Run for the Roses

On December 3, I had the second of two knee replacement surgeries. I have lived a small life, since then; my days have been managed and divided into sections of strengthening exercise, physical therapy, being strapped into a machine that keeps my new knee moving 6 hours a day, icing the knee down approximately every 15 seconds, and just coping with discomfort and better living through (temporary) chemistry.

I’m at a stage where I’ve created colorful language for having to conduct online activities through a phone. I’m getting around well enough that I’d much rather be engaging in active motion than being strapped into a machine that moves my knee for me. (Which is what I’m doing currently — I’m contorting myself sideways and trying to type on a laptop while my knee flexes in midair at 120 degrees.)

But enough about my life as a contortionist. All that will be behind me, soon.

On the day I came home from the hospital and settled onto the living room couch, my husband looked at me and commented: “do you feel like you’re finally in the home stretch?”

Feeling a bit knobby-kneed, myself, horse.

When he asked that, part of me screamed yes, you better believe it! Not only have I been working toward this very goal for years, both in losing weight and improving my physical well being, but I have been anxious that something might step in at the last minute and stand in my way. I swear on my honor that I bathed daily in hand sanitizer for the final two weeks before surgery; there was just no way I was gonna let even a microbe ruin my shot at finally getting this done.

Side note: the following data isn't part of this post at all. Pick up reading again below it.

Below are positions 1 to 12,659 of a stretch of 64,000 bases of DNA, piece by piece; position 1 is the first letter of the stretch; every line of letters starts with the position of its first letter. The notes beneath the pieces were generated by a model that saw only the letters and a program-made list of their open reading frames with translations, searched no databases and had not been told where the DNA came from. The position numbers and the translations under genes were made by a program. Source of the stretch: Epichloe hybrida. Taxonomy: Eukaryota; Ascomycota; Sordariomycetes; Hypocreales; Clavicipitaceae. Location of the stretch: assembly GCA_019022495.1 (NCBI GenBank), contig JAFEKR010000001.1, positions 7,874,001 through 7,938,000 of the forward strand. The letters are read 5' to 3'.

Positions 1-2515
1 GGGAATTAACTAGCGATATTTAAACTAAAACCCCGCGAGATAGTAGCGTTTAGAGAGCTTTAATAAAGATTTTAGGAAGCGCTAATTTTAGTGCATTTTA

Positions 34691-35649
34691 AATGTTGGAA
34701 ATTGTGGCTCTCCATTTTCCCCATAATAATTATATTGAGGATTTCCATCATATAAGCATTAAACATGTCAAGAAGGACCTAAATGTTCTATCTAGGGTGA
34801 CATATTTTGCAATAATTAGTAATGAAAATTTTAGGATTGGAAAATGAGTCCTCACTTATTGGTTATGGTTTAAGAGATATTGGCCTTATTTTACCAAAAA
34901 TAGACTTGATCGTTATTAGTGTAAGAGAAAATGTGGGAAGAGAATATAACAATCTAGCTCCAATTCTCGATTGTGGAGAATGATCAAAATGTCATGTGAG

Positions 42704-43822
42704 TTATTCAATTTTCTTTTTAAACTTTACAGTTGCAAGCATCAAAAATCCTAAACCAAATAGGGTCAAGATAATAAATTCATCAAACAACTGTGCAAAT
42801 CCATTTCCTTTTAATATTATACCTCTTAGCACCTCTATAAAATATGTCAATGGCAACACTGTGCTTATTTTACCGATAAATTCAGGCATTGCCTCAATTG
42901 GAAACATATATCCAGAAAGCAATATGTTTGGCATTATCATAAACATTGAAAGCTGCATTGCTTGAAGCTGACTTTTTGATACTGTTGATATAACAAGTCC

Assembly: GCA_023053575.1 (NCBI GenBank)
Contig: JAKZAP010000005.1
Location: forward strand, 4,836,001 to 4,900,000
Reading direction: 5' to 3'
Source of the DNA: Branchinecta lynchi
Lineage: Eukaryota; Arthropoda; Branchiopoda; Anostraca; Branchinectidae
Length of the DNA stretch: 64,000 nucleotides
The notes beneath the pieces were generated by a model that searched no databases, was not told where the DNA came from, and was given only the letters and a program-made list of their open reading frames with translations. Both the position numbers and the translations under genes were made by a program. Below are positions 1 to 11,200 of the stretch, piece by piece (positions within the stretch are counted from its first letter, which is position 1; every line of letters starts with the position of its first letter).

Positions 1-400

A bit over two weeks later, I’m on the brink of being done with the immediate hard work after surgery. I am nearly done with the 6 hour a day stints on the CPM machine and I am past the halfway point with physical therapy. I’ve ditched some of the necessary early assistance of bath chair and walker, and I’ve been eying the toilet chair as the next to go. I’m doing well on a cane and I feel more stable on my feet every day.

But now, in retrospect, I no longer see this as the home stretch; more like nearing the finish line of this one race in a series of races, each building on the one before. I’ll soon get my knees to working the way I want, shed the weight I gained after surgery, and finish the rest I would like to see gone.

It’s just one leg of the overall race, though, and not the home stretch. I’ve proven to myself that I am in control of what happens to me, I can mold my own future, I can meet challenges I thought weren’t possible. And as this year draws to a close, I can’t think of a better time to look to the next challenge as this one settles down into its final stretches.

I know what it’ll be, next. Stick with me and find out.


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